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    ----- Original Message -----

    From: "Anthony Juarez" <lordrahvin@TMAIL.COM>

    Sent: Friday, January 16, 2004 11:00 AM





    > There are no orcs oin Birthright? Really? Was it always like that or

    > did I just miss a memo or something?



    Many have chosen to argue from negative evidence. There is no orcish realm,

    orcs are not listed on the "commonly encountered" list on p. 89. But, to my

    knowledge there is no positive evidence that there are no orcs.



    My own notion is that orcs are a slave race of the orogs, and so don`t play

    an important role in our understandong of the orogs.



    Kenneth Gauck

    kgauck@mchsi.com

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    >

    >> There are no orcs oin Birthright? Really? Was it always like that or

    >> did I just miss a memo or something?

    >

    > Many have chosen to argue from negative evidence. There is no orcish

    > realm,

    > orcs are not listed on the "commonly encountered" list on p. 89. But,

    > to my

    > knowledge there is no positive evidence that there are no orcs.

    >

    > My own notion is that orcs are a slave race of the orogs, and so don`t

    > play

    > an important role in our understandong of the orogs.

    >



    Huh. Okay. I guess I always read entries relating to goblins as also

    applying to orcs, and I never realised that they aren`t on that table.



    It disturbs me a little only because I like the 3e stats for an orc as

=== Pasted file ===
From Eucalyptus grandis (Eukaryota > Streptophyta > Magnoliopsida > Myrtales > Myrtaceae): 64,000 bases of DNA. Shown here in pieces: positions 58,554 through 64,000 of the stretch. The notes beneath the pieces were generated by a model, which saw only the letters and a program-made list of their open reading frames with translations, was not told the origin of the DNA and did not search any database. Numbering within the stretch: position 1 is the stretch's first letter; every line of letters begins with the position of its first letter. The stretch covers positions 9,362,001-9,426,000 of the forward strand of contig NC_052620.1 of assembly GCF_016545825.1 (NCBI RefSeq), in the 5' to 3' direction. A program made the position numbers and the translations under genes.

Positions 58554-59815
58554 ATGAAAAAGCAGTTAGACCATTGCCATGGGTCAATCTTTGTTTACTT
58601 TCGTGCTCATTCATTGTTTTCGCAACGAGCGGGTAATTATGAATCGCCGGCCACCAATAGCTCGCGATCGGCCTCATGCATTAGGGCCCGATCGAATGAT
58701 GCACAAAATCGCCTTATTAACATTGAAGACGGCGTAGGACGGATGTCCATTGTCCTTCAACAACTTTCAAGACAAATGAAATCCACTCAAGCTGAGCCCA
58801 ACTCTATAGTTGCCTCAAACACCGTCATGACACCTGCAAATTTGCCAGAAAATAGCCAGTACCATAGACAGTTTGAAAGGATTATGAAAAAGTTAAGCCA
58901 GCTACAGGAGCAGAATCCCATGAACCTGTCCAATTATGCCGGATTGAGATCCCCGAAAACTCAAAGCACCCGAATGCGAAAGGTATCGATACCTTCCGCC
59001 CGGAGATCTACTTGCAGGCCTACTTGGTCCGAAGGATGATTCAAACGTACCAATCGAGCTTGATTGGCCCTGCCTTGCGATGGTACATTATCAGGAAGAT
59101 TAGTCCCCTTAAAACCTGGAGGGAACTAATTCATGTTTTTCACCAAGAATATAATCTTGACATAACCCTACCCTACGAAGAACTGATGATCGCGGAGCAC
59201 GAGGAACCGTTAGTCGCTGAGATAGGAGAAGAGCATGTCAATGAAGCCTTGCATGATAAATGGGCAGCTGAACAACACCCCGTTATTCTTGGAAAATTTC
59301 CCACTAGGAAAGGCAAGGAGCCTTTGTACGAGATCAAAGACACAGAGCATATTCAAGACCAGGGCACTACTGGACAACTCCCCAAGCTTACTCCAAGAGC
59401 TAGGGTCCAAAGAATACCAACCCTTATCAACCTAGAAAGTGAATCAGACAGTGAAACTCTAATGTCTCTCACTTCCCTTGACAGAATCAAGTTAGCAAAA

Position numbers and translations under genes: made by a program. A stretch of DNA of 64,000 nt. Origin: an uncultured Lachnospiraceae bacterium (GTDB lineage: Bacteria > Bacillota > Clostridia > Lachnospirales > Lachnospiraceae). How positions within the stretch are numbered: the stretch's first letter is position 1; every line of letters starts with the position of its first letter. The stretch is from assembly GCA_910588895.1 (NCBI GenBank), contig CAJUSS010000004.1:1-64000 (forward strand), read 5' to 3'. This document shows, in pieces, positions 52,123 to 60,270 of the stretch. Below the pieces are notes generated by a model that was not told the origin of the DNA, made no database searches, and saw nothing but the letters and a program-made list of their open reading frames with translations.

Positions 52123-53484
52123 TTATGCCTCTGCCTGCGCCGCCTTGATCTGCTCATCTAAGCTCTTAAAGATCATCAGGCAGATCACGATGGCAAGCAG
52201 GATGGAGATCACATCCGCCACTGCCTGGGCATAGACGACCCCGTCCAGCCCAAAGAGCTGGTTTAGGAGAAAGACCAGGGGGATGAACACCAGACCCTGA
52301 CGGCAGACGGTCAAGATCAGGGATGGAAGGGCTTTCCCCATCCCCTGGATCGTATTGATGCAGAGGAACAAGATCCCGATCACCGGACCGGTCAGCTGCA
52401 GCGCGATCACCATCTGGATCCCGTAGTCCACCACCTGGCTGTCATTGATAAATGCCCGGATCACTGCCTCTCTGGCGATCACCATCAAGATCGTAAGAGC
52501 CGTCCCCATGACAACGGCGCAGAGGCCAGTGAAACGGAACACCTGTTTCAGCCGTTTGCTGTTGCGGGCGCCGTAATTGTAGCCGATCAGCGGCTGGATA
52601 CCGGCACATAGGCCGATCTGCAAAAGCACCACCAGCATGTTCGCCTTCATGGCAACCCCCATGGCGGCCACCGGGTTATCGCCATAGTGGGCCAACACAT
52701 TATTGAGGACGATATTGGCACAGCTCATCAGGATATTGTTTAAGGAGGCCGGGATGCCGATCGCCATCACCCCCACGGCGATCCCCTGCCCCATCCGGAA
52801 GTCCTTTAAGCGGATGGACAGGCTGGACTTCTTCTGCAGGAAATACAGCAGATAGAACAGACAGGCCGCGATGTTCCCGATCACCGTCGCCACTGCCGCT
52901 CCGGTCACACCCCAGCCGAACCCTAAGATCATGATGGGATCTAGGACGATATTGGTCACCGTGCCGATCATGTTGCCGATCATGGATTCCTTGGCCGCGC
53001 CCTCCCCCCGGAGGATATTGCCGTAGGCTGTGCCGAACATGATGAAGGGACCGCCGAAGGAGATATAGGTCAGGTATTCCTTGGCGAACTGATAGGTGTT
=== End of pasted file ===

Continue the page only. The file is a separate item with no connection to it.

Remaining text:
low-level adversary. In my own campaigns orcs are well -integrated into

    ghoblin societies, but operate within their own tight families more

    often than not.



    --Lord Rahvin
    NOTE: Messages posted by Birthright-L are automatically inserted posts originating from the mailing list linked to the forum.

  10. #10
    Birthright Developer irdeggman's Avatar
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    Originally posted by Birthright&#045;L@Jan 24 2004, 12:03 PM
    >

    >> There are no orcs oin Birthright? Really? Was it always like that or

    >> did I just miss a memo or something?

    >

    > Many have chosen to argue from negative evidence. There is no orcish

    > realm,

    > orcs are not listed on the "commonly encountered" list on p. 89. But,

    > to my

    > knowledge there is no positive evidence that there are no orcs.

    >

    > My own notion is that orcs are a slave race of the orogs, and so don`t

    > play

    > an important role in our understandong of the orogs.

    >



    Huh. Okay. I guess I always read entries relating to goblins as also

    applying to orcs, and I never realised that they aren`t on that table.



    It disturbs me a little only because I like the 3e stats for an orc as

    low-level adversary. In my own campaigns orcs are well -integrated into

    ghoblin societies, but operate within their own tight families more

    often than not.



    --Lord Rahvin

    Also there is no mention of orcs in any of the published BR material. They have no listing with demi-human deities either.

    This lack of mention anywhere is the deciding factor IMO, it is also the one I use to state that there are also no gnomes in BR. The only listing for gnomes in an entry in the Monster Table, which I put down to an editorial error (there were plenty of them in the BR published amterial to justify this observation). I believe that someone posted a discussion by Rich Baker on gnomes and haow they didn&#39;t make the cut in time for publication.

    Note that all of these references really only apply to Cerillia and not to other continents (like Aduria) since there is nothing to really document the lands there it would be possible to have gnomes or orcs there.

    And this is one of the reasons I like to quote the rules, it helps to keep focused on what was actually written and what was assumed there as well as developed into house-rules so thouroughly that the belief is that it was canon.
    Duane Eggert